In the lion’s den…

On Tuesday I had the distinct pleasure of participating in a happy hour put on by Campus Progress, it was a time of free drinks (I ordered some decent Scotch… call it redistribution of wealth) and very interesting conversation. I enjoy talking with intelligent people from different backgrounds, I think it is important to understand where “progressives” are coming from if we are going to work with them or persuade them to join the liberty movement. The conversation I overheard had two real points that stuck out to me.

Wealth Redistribution: The self-proclaimed socialist that was speaking at my table started by saying that any wealth gained from violence or theft was not legitimate… it was stolen and should be returned to the rightful owner. He went on to explain that in the past all wealth (and therefore future profits) were acquired unjustly, so wealth should be redistributed to make sure everyone is on an equal footing. Once we all are on an equal footing then society can progress in a just manner but until that day all the benefits people have from their education and work is unjustly acquired. He did admit that if evidence showed that government was not the most efficient redistribution of these resources he would not want government to do it. Unfortunately, the conversation didn’t really get to a point where the efficiencies of the market could be hashed out and the libertarian point of view could be explained.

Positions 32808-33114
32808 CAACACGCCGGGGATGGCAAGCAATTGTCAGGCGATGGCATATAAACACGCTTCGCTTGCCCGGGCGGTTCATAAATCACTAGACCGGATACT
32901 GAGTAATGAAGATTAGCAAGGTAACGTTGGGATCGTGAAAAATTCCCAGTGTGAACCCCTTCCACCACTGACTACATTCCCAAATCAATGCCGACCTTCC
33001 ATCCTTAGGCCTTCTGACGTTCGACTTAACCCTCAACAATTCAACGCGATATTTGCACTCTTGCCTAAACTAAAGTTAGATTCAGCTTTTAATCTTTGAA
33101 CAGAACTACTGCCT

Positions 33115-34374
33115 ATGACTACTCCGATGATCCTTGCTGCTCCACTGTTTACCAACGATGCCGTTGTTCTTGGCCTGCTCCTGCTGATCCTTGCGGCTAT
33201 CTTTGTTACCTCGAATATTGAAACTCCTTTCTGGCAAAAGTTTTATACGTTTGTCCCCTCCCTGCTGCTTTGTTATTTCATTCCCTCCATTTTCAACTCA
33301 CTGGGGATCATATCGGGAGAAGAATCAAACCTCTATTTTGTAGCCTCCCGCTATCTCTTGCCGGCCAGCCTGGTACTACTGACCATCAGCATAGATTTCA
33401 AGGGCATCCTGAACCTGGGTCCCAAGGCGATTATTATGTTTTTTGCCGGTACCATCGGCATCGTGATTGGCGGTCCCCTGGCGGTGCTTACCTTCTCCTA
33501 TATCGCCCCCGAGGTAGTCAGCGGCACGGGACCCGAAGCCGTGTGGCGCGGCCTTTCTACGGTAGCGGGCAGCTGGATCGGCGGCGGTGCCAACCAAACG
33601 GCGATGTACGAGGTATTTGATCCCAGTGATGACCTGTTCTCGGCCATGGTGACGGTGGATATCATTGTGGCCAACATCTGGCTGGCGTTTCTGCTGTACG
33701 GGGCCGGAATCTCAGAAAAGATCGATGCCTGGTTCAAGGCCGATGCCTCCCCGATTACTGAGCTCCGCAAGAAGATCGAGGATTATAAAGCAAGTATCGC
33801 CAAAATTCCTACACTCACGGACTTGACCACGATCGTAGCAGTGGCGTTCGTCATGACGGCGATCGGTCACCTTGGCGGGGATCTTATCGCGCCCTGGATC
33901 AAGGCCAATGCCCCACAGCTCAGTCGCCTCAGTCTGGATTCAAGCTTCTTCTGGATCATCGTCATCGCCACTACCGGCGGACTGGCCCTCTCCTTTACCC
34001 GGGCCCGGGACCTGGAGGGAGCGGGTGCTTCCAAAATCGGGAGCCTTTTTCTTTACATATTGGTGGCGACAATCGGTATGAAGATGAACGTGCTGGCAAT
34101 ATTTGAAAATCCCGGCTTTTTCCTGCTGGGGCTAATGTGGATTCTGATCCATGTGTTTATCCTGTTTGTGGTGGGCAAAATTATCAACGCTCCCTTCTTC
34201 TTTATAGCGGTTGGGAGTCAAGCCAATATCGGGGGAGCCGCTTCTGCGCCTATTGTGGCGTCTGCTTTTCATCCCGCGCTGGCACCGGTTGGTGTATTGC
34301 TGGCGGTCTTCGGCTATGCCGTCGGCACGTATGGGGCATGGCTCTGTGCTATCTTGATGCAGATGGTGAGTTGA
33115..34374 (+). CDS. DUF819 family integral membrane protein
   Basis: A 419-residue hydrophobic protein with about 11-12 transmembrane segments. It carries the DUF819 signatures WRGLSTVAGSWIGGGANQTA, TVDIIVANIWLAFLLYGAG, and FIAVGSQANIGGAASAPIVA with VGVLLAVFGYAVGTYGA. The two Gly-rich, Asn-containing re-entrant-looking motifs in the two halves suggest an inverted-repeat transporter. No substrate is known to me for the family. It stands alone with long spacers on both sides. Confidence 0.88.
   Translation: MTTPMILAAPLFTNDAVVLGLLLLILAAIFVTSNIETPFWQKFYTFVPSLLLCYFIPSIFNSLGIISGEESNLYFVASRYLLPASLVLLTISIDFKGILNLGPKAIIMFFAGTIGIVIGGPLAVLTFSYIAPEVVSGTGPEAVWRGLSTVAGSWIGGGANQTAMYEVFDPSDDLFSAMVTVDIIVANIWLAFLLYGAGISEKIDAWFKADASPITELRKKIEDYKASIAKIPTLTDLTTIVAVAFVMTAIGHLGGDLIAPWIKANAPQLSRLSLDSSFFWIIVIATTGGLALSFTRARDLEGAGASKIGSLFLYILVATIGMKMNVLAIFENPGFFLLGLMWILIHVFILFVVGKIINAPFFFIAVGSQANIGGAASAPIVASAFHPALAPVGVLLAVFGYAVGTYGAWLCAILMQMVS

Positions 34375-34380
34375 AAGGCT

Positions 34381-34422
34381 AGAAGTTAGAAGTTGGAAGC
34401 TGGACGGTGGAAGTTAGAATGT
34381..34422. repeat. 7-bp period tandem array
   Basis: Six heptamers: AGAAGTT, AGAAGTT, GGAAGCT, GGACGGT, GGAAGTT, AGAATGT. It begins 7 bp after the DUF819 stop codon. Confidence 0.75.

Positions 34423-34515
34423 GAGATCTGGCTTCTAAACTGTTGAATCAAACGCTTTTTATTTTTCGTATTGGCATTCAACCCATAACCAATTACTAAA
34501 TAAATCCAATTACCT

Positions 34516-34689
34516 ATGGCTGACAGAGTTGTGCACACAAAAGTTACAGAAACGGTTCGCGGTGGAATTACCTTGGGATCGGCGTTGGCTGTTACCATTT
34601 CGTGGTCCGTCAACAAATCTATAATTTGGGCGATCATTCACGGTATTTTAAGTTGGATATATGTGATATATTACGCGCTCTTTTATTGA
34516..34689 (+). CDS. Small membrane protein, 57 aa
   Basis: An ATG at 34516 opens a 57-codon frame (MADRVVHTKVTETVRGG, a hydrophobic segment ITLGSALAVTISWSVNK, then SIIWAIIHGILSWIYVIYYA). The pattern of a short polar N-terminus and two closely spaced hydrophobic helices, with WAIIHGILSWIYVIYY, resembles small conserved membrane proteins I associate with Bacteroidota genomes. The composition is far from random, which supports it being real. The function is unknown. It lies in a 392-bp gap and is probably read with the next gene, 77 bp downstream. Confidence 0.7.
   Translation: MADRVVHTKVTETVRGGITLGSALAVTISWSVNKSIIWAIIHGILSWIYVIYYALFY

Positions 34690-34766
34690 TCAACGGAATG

Morality: This person also took a very individualistic point of view to what is morally right. His example was this: most people would say punching someone was immoral but firing that person from a job was not immoral. He argued that some people would prefer to be punched to being fired which means for some individuals it is more morally wrong to fire them than assault them. I think he was comparing apples to oranges in this case, one is the use of force and the other is the termination of a contract. The libertarian in the conversation rightly compared the situation to a loving relationship. We would say it is immoral for a woman to strike a man, but not for her to break up with him… even if the man would prefer physical abuse to being alone.

All in all I found the conversation interesting, it is unfortunate I cannot effectively express more of it. If any of you have a chance to hang with some progressives I recommend it. You can get insight into why some of them feel the way they do as well as reach out on common issues. For example, I made several contacts with Students for a Sensible Drug Policy who may not really be libertarians but we can get together and fight on at least this front and when you stand next to a person in a common battle it is nearly impossible to avoid a friendship forming.

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One Response to In the lion’s den…

  1. Aaron says:

    So on the one hand he argued for a universal, absolutist sense of “just”, but then argued for a totally relativistic, individual sense of “moral”?

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